My Nuget feed does not contain the domain name used in the request

If you ever host your own nuget server with cassini, you may find that the host name used to request the feed, is replace by the private ip address in the content returned by the feed.

To fix this issue add this key:

<add key=”aspnet:UseHostHeaderForRequestUrl” value=”true” />

To the web.config for nuget server.

An associate of mine documented the issue more over at the NuGetGallery site


Categories: Software Development Tags: ,

Installing Node on an Amazon Linux EC2 Instance

A simple reminder on how to do this the easy way.

Basically, instead of installing GIT and compiling everything on the new EC2 instance, I simply do this.

curl it over from the node download site and unpacking it with tar.

then simply create a file that loads when any users profile is loaded….

So, here we go => ssh into your AWS EC2 Instance

cd /usr/lib
sudo su
curl | tar -xJ

vi /etc/profile.d/
#add these two lines and save the file…
export NODE_HOME=/usr/lib/node-v4.3.2-linux-x64/bin

logout, log back in, run $ node -v or $ npm -v

Thanks to my pair, Brad Matheson for helping me work through this.

Parsing “Date + Time + Time Zone Offset” in my very own DateTimeOffset

In one of my pet projects I let my users specify the date they did something, the time they did it, and I use moment js to inspect their browser’s time zone.  I take those three pieces of information and send them to the server so that C# can calculate the DateTimeOffset and save it into the database.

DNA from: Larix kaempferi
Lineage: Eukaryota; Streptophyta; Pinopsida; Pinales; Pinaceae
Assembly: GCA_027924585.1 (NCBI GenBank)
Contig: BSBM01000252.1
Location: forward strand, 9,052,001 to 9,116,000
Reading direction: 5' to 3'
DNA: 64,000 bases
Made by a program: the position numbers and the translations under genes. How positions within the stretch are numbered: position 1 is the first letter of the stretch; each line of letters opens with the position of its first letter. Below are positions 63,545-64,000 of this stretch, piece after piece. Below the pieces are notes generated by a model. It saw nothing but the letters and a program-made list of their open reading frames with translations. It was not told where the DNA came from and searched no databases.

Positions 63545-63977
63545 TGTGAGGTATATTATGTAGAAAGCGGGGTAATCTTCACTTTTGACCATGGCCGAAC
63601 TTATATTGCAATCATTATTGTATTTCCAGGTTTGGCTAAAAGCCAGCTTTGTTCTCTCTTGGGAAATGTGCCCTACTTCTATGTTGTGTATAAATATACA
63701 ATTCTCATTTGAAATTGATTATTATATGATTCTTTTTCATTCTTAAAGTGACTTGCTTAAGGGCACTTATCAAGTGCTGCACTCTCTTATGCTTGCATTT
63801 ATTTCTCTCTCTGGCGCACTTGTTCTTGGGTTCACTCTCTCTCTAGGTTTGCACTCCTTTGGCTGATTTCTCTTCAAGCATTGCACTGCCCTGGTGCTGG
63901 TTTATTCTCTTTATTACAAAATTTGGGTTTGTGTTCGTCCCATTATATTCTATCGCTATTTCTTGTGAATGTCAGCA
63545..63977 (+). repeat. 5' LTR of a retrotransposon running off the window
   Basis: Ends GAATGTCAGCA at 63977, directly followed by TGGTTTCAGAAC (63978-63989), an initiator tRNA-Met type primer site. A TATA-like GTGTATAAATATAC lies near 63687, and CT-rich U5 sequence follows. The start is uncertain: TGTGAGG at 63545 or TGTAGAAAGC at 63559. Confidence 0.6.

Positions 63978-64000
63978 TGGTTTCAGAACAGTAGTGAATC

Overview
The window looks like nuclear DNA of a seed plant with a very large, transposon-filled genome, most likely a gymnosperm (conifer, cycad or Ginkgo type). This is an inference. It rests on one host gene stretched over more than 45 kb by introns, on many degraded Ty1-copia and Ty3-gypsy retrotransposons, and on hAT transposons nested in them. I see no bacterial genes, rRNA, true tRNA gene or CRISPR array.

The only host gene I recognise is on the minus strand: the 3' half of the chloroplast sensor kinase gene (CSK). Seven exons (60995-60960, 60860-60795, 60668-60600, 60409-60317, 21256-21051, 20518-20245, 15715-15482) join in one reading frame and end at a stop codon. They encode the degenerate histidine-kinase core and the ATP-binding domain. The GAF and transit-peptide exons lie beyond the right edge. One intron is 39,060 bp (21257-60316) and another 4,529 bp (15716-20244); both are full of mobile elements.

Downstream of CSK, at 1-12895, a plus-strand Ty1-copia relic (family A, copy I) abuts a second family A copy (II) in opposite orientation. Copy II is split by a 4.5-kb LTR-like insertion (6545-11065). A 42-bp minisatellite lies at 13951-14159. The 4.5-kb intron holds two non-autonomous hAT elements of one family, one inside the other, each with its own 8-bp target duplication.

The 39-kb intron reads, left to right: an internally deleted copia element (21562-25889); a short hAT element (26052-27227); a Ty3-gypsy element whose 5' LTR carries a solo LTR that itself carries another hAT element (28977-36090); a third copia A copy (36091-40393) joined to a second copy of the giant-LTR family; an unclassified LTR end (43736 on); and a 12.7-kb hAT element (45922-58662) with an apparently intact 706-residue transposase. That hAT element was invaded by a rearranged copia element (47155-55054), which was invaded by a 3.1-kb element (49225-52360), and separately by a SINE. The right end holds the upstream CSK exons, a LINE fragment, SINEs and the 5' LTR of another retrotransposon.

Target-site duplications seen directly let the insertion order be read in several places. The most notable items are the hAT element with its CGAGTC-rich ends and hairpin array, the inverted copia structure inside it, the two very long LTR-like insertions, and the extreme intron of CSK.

Sounds pretty simple?  Possibly I have over complicated it, or it really is not so simple, or possibly because I have never done it quite like this – it seems harder than it really is…

So if you want to skip straight to the code then here it is…

Using the controls in my web browser – lets say I pick a date of “03/01/2013” , and I pick a time of “12:45 AM”, and my the time zone (for whatever reason) is set to a non-standard time zone like Mumbai UTC+0530.

I need to get the value of “03/01/2013 12:45:00 AM +05:30” into a valid DateTimeOffset object and saved into my database.   The reason for doing this is because when I display dates to my user – I display them in “time ago” format, example -> “you performed this action about 5 minutes ago”, “you did this action about a month ago”, “you did this action about 4 hours ago”, etc.  So if the current time, is say 12:45 AM and the user enters today at 12:40 AM, and the browser says they did the action 5 hours ago – they get a little freaked out.

Anyhow – this is now forever in my journal – just in case I need to practice this black magic again…

Add New - Date Picker

User Picks a Date

Add New - Time Picker

User Picks a Time

Categories: Software Development Tags:

How To: Use Projections with MVC 4, WebApi, and oData


A quick journal entry about how to expose your own types using oData, WebApi, and MVC 4.

I like the concept of oData.  Consistent URIs and query syntax is important when it comes to web services and SOA in general. My reservations thus far have been that every sample I have seen puts your database entities and too much of your internal database schema on the wire.

In my opinion that practice is a very bad one. A more appropriate approach, may be to only surface the data that you need and to structure the data so that it make sense to the service consumer.